Suspicion falls on Syrians as Beirut bomb kills army chief
A TOP security official was killed when a car bomb exploded in the centre of the Lebanese capital, Beirut, yesterday, in the most serious attack in four years.
• Dozens injured in huge explosion in Beirut
• Target of attack unclear
• Lebanese politician condemns bombing
Dozens of people were wounded in the bombing, which targeted the convoy of Brigadier-General Wissam al-Hassan.
Many Lebanese quickly raised the possibility the violence was connected to the civil war in neighbouring Syria, which has sent destabilising ripples through Lebanon for the past 19 months.
Brig-Gen Hassan was in charge of an investigation that exposed a bomb plot over the summer, leading to the arrest of a pro-Syrian Lebanese politician and charges against a top Syrian regime figure.
“Whenever there is a problem in Syria they want to bring it to us,” said Karin Sabaha Gemayel, a secretary at a law firm a block from the bombing site. “But you always hope it will not happen to us. Not again.”
The blast ripped through a narrow street at mid-afternoon in Beirut’s mainly Christian Achrafieh district, which is packed with cafés and shops. Doors and windows were shattered and several cars appeared to have been catapulted through the air.
Bloodied residents fled their homes, while others tried to help the seriously wounded. One little girl, apparently unconscious and bleeding from her head, was carried to an ambulance in the arms of rescue workers, her white trainers stained with blood.
“I was standing nearby in Sassine Square and I heard a big explosion and I ran straight to it,” resident Elie Khalil said. He said he saw at least 15 bloodied people in a nearby car park before medics arrived and took them to a hospital.
Lebanese security officials said eight people were killed and 60 wounded, 20 of them critically. The state-run National News Agency put the number of wounded at 78. Health minister Ali Hussein Khalil called on all hospitals to accept the wounded from this “terrorist bombing”.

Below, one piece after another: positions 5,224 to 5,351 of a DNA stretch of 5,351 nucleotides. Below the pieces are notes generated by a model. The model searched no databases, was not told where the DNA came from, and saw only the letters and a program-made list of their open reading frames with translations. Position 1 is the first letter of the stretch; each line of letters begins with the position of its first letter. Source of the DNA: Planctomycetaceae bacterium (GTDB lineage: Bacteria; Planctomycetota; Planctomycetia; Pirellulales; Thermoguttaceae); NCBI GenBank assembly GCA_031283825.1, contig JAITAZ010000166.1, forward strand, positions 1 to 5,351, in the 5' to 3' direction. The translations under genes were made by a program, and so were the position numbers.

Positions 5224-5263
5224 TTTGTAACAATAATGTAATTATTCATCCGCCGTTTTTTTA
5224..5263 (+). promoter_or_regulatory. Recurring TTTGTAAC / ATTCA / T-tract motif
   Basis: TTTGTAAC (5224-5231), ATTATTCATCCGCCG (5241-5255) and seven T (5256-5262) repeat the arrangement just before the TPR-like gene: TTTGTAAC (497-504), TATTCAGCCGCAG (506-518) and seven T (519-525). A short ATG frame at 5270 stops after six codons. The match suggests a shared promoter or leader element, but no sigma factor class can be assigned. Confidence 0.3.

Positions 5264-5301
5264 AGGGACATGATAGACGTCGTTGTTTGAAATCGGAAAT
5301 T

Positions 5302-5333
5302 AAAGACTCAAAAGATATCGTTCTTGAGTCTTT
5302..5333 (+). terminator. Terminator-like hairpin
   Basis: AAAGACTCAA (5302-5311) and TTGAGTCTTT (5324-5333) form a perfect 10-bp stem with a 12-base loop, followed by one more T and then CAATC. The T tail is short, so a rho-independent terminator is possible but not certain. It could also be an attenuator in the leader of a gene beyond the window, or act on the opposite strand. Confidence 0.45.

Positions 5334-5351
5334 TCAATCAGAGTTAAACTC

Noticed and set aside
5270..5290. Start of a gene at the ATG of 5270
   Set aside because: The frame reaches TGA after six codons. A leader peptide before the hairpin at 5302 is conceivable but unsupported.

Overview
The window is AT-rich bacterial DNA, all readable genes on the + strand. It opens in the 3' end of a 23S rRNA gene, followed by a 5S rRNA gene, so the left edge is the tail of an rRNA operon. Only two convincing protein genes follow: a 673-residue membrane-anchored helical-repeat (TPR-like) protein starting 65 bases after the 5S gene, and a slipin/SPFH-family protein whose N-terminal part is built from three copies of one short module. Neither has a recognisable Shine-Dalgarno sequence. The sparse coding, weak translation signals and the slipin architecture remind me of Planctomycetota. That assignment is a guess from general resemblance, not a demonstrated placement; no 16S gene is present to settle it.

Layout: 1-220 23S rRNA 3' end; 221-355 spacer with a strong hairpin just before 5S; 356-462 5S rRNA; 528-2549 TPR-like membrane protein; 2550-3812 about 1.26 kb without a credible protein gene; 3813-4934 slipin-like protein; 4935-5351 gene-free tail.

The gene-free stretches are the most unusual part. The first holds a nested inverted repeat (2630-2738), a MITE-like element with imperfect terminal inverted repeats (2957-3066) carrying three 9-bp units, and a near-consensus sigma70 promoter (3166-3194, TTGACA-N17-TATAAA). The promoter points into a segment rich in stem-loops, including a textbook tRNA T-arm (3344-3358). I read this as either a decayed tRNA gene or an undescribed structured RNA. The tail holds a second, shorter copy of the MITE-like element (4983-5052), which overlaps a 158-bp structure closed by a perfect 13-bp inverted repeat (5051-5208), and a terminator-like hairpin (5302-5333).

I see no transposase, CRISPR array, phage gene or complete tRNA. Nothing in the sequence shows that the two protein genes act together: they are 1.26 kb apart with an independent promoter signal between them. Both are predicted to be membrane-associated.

Tensions have been soaring in Lebanon over the conflict next door, and clashes have erupted between supporters of Syrian president Bashar al-Assad and backers of the rebellion against his regime.
Syria and Lebanon share a complex web of political and sectarian ties and rivalries, often causing events on one side of the border to echo on the other. Lebanon’s Sunnis have tended to back Syria’s mainly Sunni rebels, while Lebanon’s powerful Shiite Hezbollah movement is a key ally of Mr Assad.
Lebanon was hit by a wave of bombings and other attacks that began in 2005 with a massive suicide blast that killed former prime minister Rafik Hariri and more than 20 other people in Beirut. In the following years, a string of anti-Syrian figures were assassinated, several in car bombings. Many blamed Damascus for the killings, though Syria denied responsibility.
Brig-Gen Hassan had headed an investigation that led to the arrest in August of former information minister Michel Samaha, one of Syria’s most loyal allies in Lebanon who has long acted as an unofficial media adviser to Mr Assad. According to a senior Lebanese police official, Samaha confessed to having transported explosives in his car from Syria to Lebanon with the purpose of killing Lebanese targets at the behest of Syria.
A military court has since indicted Samaha and Syrian Brigadier-General Ali Mamlouk of plotting to carry out terrorist attacks inside Lebanon. Mamlouk, who was made head of Syria’s National Security Bureau by Mr Assad, was indicted in absentia.
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